Imagine being an early farmer, working along the Nile. Times are tough, and your plot of land isn’t producing nearly as well as you need it to in order to feed your family. You have a neighbor further up the river, and his land is performing much better. You need to feed your family, but all you have is your poorly producing land. What are you to do?
Your options are limited, so you give your land to your neighbor, and in return, he agrees to let you work the land in return for some of the food. Over time, more neighbors do the same, and the quality land owners acquire more and more land, and more and more workers. Eventually the very few winners end up with extensive wealth, while the rest of the population has little.
This story, while not exact, is likely similar to how events played out in the early pre-dynastic period, as the Egyptian population moved from an egalitarian society to a hierarchical one. And it is in part for this reason that currency is so useful.
Here we can see that wealth accumulation in no way relies on money. Nor does the obsession with wealth accumulation necessarily derive from the existence of money alone. It existed long before money did. But money has helped us, in many ways, and one of the reasons why this kind of story does not play out the same way today is because of money.
Money and currency are often used interchangeably, and in this discussion, I’ll probably use both in similar ways. But there are some distinctions. Money is any unit of exchange within a transaction. A system of commonly accepted money is called “currency.” And in many ways, a currency is simply just a form of barter. Instead of bartering a piece of land for food, one could barter a piece of land for a number of pieces of gold. Then that gold could in turn be bartered for food.
But unlike with other forms of barter, a currency allows us to separate our transactions across time and space. Instead of selling our piece of land for say 26,000 pounds of beef, which is going to go bad over any reasonable amount of time, we can sell our house for $100,000, rent an apartment for $1,000 a month, and buy food for $200 a month. And that land which we sold may have been in New Jersey, while we’ve long since moved to San Diego.
While this example is somewhat contrived, it shows just how much freedom we can obtain from the existence of a system of commonly accepted money. And money has existed for a very long time, in some form or another. Precious metals, shells, even tea have been used as mediums of exchange.
While not as old as money itself, monetary theory dates back a couple of thousand years. Plato and Aristotle were among the first to develop theories of money, and their two viewpoints couldn’t have been any more different. Aristotle thought that, among other qualities, a currency should have intrinsic value. It should be a physical asset that has its own value, outside of being used as a currency. Meanwhile, Plato thought that money should be abstract, and act solely as an intermediary in the exchange process.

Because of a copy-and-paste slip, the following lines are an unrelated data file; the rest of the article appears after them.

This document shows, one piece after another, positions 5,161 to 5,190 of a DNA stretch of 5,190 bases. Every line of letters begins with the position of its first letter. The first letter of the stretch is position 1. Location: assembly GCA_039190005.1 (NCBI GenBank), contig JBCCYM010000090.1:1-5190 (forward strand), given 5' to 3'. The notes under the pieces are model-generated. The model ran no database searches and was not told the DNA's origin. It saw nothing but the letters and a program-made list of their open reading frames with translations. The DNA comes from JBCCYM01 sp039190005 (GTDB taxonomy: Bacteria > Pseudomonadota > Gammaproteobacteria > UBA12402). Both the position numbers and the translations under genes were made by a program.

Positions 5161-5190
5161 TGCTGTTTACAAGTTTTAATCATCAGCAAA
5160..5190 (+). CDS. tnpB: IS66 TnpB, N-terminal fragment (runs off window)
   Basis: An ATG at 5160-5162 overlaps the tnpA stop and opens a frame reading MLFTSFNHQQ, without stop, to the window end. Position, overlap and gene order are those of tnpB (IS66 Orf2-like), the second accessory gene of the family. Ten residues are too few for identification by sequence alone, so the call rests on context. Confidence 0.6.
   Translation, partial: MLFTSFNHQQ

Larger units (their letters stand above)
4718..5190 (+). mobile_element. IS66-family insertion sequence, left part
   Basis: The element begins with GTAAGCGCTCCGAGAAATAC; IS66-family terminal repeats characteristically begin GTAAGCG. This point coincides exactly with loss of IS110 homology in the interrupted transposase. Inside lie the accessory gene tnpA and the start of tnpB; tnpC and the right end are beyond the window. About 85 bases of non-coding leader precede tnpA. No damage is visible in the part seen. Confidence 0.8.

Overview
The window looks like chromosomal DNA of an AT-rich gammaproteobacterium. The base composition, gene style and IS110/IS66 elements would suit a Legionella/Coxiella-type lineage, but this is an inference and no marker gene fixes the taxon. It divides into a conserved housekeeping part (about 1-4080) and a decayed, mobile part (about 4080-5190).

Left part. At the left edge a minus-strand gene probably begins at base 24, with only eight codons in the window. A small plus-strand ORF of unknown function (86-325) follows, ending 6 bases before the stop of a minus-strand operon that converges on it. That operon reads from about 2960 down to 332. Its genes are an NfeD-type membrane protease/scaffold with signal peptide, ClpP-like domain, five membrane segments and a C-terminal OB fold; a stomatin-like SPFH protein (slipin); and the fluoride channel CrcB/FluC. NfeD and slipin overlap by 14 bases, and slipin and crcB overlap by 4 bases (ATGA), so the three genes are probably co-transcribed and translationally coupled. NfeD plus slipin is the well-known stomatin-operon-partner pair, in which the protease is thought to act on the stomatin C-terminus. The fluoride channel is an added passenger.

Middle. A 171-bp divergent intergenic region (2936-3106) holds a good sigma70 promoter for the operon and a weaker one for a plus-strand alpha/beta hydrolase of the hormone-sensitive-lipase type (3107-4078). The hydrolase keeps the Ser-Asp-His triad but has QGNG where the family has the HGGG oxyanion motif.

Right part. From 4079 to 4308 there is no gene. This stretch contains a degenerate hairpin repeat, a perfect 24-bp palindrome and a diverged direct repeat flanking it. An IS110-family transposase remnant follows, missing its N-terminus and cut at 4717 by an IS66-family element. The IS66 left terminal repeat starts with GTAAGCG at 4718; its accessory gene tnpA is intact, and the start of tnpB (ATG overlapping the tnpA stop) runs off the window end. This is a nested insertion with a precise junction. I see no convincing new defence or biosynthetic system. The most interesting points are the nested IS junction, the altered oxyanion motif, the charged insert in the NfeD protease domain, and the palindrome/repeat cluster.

In many ways, Plato would be happier with the monetary systems used today, rather than gold standards and other systems of hard assets as currency. Fiat currency is often defined as currency without any intrinsic value. However, intrinsic value can be difficult to define in and of itself. Instead, I prefer to define fiat currency as any currency which part of its demand is derived from other means beyond its use as a currency. The US dollar, and essentially every government currency, is therefore fiat. The only value that the USD has is the value provided by its acceptance as a currency.
Obscuring Economics with Money
It’s interesting how the existence of money has obscured so much of what we do. It’s also interesting to see how people think about money. It’s fairly different from the way we think about other components of the economic system, including other commodities. But currency is just a universal item of barter. And it’s very important that we have one, or many, systems of currency.
Money, as well as law, separates employees from employers. It separates consumers from providers. And for this reason, economics is overly complicated. Consider the employee. The employee provides labor to the employer. The employer in return pays the employee. If we didn’t have money, we might have a system like the following instead.
Suppose that you were a baker, and you baked a lot of bread for a restaurant. In return, you were able to eat means at that restaurant. In this situation, there is no employee or employer. But suppose that you were tired of eating at that restaurant. Your only option would be to stop trading bread for meals.
With money, on the other hand, you can provide your bread to the restaurant, and in return, the restaurant will give you money. Now we have a division between producer and consumer, and between employee and employer, or at least contractor and contractee.
“Money is the root of all evil” is a misinterpretation of the biblical quote “the love of money is the root of all evil.” But even then, it’s not that liking money and wanting more of it is bad. It’s really part of our own human nature to wish to acquire wealth and be successful. The problem is when the acquisition of money becomes the primary goal, especially when that money is fiat currency, as there is nothing of value to the money, aside from its use as a currency.
But in many ways, money is able to allow more people to accumulate wealth, and be better off. Instead of a few people amassing almost all of the resources in a community, the average person can make a decent living. Again, money helped a lot to get us to where we are. So money does not imprison us. It frees us.